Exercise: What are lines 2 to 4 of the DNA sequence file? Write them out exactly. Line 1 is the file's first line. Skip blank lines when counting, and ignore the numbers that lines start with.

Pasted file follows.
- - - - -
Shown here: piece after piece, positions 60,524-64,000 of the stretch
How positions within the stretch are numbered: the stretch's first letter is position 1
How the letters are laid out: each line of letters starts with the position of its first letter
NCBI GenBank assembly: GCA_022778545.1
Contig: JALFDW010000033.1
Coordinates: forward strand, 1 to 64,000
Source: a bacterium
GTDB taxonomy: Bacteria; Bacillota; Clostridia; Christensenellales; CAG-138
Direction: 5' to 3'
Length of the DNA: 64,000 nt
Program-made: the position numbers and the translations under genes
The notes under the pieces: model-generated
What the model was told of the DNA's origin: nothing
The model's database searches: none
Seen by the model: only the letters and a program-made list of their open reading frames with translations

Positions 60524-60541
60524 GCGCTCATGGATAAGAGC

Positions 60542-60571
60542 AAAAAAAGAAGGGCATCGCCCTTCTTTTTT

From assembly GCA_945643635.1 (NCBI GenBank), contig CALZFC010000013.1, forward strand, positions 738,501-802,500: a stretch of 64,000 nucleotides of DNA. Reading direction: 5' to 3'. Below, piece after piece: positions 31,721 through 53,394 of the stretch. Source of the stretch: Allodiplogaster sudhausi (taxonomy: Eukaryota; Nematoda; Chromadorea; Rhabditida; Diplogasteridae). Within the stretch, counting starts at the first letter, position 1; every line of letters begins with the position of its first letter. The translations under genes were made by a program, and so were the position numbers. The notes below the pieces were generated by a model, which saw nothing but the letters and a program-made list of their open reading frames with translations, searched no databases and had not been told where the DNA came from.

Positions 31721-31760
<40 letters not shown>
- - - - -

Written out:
How positions within the stretch are numbered: the stretch's first letter is position 1
How the letters are laid out: each line of letters starts with the position of its first letter
NCBI GenBank assembly: GCA_022778545.1